We are aware that our endeavors to hold these cadets in the art up to public gaze, that they may be seen in their true light, may, by some, be misconstrued into envy on our part, and by exciting public sympathies, increase the evil which we are trying to abate. But, however deplorable such a result would be, the task had to be performed.—For we should hold the man guilty indeed, who would sit in silence, and see the community in which he resides deluded by impostors.  But our object must not be mistaken.  Our intention is not to abuse, but rather to convince these mercenary operators that they have either mistaken their profession, or have most shamefully neglected to give it that attention and careful study which it requires,  and by improving the public taste, force this conviction upon them.

Moulson’s reply on the following day August 14, 1852;

Let the galled jade wince.”—When a slave is under the lash, his master trying to subdue a spirit of insubordination, the pain sinking deep into his soul, in a spirit of defiance he will often cry, “Oh, you don’t hurt.” Apply the lash, and he piteously cries for mercy.  So is it with some of our Daguerreotypist, for when we, to accommodate a large and respectable class of our citizens, brought down the prices of our pictures, the cry was heard, “it will ruin them,” “nobody will take such things,” &c., they have seen to their great mortification the gallery at 110 Main street crowded from early morn till twilight with the elite of the city; and viewing their own beggarly account of empty benches, cry out for protection by legislative enactment.  Could they produce superior pictures there would be no use for this.  We are delighted with the high encomiums of praise passed upon our productions of the art, and while we continue to receive the applause of the “fair, better part of creation” we shall be content to think, as we are sure thousands of others think, that some of our craft are small per-Simons.  Moulson’s, 110 Main st.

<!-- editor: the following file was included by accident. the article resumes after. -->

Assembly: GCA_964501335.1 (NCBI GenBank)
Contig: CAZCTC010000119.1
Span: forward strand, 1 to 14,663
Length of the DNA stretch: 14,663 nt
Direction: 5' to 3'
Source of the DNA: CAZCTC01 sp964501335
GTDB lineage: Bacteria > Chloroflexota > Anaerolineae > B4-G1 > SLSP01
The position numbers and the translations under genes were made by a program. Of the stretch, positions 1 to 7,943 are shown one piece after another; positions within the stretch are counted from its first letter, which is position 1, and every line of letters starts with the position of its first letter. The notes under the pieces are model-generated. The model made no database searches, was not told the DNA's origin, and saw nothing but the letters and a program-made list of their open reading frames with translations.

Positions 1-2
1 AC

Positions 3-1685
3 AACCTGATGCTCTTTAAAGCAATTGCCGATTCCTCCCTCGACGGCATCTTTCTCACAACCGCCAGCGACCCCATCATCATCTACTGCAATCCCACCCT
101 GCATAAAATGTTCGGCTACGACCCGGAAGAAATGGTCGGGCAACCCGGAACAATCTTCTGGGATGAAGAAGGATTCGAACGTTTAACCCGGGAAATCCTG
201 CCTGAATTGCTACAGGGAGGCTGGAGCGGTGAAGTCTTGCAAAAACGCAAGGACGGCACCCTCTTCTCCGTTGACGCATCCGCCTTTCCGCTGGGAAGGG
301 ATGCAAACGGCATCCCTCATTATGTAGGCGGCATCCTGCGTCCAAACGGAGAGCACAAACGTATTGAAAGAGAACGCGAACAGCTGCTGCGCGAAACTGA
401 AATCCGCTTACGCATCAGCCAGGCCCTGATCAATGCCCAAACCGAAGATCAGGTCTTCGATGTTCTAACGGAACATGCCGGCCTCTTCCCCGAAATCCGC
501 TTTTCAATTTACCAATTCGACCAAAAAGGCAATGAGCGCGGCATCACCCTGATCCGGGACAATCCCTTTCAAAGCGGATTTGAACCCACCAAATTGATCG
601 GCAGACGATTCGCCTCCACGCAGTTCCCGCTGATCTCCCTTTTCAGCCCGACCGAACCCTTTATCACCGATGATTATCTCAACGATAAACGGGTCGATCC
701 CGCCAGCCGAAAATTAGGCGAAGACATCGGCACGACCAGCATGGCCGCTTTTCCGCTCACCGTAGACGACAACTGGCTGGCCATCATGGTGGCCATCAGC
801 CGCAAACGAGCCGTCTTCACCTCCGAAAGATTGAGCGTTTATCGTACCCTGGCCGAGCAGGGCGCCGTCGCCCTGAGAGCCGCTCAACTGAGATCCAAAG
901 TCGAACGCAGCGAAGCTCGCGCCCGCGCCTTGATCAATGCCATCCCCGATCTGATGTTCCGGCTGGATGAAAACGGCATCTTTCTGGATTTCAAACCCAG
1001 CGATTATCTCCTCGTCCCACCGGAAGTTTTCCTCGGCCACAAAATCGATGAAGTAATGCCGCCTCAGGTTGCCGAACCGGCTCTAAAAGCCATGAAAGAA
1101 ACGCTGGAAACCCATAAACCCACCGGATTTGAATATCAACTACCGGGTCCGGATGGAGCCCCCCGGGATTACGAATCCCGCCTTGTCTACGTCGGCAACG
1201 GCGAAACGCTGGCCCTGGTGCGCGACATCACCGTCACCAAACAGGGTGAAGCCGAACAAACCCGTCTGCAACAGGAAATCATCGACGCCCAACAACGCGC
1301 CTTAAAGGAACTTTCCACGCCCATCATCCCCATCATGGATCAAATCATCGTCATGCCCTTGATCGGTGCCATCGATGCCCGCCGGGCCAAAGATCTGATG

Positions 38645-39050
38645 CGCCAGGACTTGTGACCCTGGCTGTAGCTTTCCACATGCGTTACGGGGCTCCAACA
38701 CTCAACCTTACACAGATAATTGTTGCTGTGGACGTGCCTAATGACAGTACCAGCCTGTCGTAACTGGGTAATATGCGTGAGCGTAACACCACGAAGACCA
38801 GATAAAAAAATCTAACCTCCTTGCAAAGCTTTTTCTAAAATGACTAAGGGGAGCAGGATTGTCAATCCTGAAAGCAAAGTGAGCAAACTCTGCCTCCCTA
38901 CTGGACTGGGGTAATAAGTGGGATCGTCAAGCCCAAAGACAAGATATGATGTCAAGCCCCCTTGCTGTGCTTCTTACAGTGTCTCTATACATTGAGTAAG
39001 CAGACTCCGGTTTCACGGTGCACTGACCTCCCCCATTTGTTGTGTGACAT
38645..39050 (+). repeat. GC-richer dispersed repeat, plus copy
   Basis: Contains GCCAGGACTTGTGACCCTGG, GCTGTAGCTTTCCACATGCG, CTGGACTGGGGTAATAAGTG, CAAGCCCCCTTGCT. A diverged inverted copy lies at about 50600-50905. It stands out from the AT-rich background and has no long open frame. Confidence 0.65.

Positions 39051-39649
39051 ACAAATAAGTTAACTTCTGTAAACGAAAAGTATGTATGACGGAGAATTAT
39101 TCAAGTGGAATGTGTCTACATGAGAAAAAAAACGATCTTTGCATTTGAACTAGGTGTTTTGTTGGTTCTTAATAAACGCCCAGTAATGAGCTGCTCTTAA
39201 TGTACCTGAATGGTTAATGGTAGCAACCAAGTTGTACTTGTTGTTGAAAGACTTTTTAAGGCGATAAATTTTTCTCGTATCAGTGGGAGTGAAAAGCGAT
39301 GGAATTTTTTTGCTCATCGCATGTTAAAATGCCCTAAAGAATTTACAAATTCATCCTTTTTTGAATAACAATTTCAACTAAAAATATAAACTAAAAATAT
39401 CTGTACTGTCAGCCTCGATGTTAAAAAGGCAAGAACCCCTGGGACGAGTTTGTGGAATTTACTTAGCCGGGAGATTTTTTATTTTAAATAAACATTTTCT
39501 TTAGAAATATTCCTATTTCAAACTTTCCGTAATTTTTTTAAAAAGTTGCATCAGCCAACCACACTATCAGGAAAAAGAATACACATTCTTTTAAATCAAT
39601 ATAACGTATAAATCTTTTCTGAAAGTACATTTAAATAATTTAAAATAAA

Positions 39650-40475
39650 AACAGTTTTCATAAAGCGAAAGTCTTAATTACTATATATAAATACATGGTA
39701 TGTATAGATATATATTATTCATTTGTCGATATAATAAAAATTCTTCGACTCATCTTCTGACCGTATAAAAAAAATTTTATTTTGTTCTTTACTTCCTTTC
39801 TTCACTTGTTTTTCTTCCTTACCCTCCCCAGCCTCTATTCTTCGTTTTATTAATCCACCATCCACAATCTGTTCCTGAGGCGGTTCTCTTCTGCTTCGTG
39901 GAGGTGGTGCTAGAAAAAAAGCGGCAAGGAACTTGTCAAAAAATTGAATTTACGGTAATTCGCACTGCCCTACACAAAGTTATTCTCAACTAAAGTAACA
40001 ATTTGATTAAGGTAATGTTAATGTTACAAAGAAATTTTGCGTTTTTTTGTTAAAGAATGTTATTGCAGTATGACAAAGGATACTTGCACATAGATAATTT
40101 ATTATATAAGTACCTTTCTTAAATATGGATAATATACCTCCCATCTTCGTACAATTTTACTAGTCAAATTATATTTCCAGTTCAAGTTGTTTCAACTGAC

Simons continues his attack on July 29, 1853;

To The Daguerrean Fraternity

When will it be that we like others